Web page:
Friday, March 27, 2009

U.S. Dept. of State Announces $50 Million Contribution to UNFPA

By Kathleen Gilbert

WASHINGTON, D.C., March 27, 2009 - A spokesman for the U.S. Department of State earlier this week stated that this $50 million in federal funds this year will go to the United Nations Population Fund (UNFPA). While the UNFPA says its activity in China has mitigated the country's coercive one-child policy, a recent on-the-ground investigation by the Population Research Institute (PRI) has confirmed the conclusion of a 2001 federal investigation that UNFPA is complicit in China's coercive population control tactics.

State Department Spokesman Robert Wood issued a statement Tuesday confirming that the State Department will fund the UNFPA, and stating that, "This decision highlights the Administration's strong commitment to international family planning, women's health, and global development.

"The United States is a global leader in promoting voluntary family planning and the health of vulnerable women and children in the developing world," said Wood.

Wood claimed that the UNFPA "works with governments to develop and strengthen laws and policies that support the equality of women and prevent rape, domestic abuse, and other forms of gender-based violence."

Federal funding of the UNFPA was banned in 2001 by President Bush after a federal investigation confirmed that the Fund supported coercive population control tactics in China, including forced abortion and sterilization, and exorbitant fines for having more than one child.

Days after taking office, without commenting on the 2001 investigation, President Obama announced he would reopen taxpayer funds to the UNFPA. Despite protest from pro-life U.S. congressmen, the Senate's omnibus appropriations bill in February accordingly contained a clause insulating the UNFPA from federal law that prohibits the funding of coerced abortion and sterilization.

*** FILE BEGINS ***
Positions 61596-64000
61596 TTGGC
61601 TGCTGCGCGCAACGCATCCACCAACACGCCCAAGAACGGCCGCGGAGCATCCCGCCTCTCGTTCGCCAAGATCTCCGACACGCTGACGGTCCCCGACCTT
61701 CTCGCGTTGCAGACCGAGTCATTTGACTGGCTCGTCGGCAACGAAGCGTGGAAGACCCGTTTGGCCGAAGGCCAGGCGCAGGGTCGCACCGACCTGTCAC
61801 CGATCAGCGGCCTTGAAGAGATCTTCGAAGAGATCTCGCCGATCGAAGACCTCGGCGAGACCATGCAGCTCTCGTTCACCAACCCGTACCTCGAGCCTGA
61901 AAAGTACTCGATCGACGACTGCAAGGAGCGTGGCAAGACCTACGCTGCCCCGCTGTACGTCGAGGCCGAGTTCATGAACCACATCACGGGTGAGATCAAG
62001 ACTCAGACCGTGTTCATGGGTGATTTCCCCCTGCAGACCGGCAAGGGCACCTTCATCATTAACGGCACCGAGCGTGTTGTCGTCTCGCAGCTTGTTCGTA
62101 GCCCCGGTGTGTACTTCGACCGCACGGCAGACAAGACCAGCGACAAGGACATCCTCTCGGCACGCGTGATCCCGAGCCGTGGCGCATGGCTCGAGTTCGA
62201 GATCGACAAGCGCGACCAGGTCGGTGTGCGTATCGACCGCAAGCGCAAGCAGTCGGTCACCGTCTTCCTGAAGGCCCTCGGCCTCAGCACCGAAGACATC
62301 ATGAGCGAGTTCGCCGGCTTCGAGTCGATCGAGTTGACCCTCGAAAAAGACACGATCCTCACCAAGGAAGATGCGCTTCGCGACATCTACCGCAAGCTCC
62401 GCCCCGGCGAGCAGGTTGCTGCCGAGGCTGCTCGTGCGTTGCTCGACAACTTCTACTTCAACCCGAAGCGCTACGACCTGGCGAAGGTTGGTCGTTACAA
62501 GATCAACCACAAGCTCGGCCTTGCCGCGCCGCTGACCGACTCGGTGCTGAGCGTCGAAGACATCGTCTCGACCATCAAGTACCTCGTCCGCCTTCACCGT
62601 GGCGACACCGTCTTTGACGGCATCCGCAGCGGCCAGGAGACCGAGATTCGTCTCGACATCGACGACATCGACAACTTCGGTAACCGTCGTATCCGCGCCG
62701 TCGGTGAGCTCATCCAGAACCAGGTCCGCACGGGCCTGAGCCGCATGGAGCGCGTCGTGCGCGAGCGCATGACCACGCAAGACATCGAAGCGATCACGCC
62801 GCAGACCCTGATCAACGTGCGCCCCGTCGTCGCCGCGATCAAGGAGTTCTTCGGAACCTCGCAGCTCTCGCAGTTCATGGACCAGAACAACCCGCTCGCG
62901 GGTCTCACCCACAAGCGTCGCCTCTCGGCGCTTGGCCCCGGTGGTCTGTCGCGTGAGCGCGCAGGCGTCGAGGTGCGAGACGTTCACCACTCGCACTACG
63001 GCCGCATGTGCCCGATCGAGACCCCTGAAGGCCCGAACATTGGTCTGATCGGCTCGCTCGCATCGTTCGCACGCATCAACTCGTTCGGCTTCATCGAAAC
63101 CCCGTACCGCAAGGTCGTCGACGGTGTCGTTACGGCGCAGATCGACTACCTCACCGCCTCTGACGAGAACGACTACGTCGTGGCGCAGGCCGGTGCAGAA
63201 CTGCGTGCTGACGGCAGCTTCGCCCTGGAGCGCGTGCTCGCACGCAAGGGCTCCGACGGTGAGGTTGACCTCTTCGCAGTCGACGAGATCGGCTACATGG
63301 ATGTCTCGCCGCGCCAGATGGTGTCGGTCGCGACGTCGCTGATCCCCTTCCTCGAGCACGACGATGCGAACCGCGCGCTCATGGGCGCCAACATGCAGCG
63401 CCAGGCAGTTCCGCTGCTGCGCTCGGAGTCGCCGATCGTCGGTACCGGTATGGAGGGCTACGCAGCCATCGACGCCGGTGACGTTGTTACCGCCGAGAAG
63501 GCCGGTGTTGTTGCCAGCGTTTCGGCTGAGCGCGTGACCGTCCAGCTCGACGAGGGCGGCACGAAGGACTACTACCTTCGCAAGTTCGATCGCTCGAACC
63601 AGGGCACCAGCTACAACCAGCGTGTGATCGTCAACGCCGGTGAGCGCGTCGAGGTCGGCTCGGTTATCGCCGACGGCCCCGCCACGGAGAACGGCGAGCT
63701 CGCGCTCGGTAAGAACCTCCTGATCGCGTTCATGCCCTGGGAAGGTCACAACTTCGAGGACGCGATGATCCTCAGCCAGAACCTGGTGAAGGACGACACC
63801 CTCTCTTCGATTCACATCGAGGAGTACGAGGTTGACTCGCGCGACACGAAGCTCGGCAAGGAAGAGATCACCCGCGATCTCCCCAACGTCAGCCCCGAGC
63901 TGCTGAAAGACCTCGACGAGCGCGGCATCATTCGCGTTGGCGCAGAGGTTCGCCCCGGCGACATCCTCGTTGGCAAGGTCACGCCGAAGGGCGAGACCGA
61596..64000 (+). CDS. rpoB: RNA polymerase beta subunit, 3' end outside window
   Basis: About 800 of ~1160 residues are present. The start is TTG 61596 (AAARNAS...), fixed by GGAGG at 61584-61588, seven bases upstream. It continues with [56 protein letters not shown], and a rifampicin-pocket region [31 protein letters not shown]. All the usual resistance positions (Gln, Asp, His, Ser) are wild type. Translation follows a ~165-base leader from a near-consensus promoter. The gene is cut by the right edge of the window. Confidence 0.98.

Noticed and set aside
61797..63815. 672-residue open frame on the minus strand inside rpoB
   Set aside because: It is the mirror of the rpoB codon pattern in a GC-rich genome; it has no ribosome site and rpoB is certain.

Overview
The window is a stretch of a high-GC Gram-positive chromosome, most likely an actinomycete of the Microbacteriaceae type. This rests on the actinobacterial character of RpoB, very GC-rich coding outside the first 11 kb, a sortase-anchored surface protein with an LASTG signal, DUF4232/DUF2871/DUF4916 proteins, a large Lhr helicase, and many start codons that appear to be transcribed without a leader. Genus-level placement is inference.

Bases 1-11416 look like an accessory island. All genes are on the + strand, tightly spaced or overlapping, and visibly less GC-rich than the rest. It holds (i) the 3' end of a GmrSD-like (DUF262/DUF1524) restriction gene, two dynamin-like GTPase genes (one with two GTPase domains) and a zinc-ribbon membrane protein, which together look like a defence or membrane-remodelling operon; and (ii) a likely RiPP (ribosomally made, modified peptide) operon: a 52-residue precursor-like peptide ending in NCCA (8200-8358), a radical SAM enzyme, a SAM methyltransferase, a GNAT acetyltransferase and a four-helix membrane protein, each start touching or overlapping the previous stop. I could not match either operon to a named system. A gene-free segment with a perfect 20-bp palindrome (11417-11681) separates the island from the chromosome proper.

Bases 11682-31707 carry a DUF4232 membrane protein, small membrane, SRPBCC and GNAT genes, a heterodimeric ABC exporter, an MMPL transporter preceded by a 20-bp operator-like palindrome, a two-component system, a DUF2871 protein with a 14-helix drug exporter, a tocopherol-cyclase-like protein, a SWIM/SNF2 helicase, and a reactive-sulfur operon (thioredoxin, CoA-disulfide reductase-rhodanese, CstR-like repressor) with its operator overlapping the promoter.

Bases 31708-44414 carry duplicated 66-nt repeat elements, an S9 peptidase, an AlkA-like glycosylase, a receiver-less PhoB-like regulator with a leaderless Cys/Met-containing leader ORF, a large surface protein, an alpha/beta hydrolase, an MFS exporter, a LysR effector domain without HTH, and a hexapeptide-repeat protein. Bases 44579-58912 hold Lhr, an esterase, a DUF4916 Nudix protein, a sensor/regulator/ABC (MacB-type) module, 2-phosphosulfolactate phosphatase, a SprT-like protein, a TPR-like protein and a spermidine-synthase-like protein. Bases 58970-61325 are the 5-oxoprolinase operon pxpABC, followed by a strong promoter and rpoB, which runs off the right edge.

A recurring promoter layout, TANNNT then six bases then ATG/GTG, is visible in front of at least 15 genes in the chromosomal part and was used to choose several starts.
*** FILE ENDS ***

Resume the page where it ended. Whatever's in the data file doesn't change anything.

The day after the recent State Department announcement, The Population Research Institute (PRI), whose work in 2001 sparked the federal investigation, released information regarding a second on-the-ground China investigation conducted earlier this month.

In Wednesday's press release, PRI's lead investigator Colin Mason stated that "when the actual conditions on the ground are observed, the UNFPA's claim that it 'played a catalytic role in introducing a voluntary reproductive health approach in China' is patently absurd. The policy is just as coercive in these areas as anywhere else."

PRI President Steven Mosher implored President Obama to "take a more critical approach in considering funding for the UNFPA."

"United States law clearly dictates that tax dollars cannot fund forced abortion or coercive measures overseas," said Mosher. The President has shown no consideration for these laws, nor has he expressed any concern over the UNFPA's clear and consistent involvement in human rights abuses."

Mosher affirmed that PRI stands "ready to provide evidence to the Obama Administration regarding UNFPA's involvement in China's coercive policy."

"The Obama administration has demonstrated an alarming ideological bent in favor of groups like the UNFPA and Planned Parenthood, groups that have been repeatedly shown a laissez-faire attitude toward human rights and national and international laws," Colin Mason told today.

"We strongly urge the President to follow in the footsteps of his predecessor, by taking the $50 million that would go to the UNFPA and reallocating it toward programs and NGOs that actually help women and children," said Mason.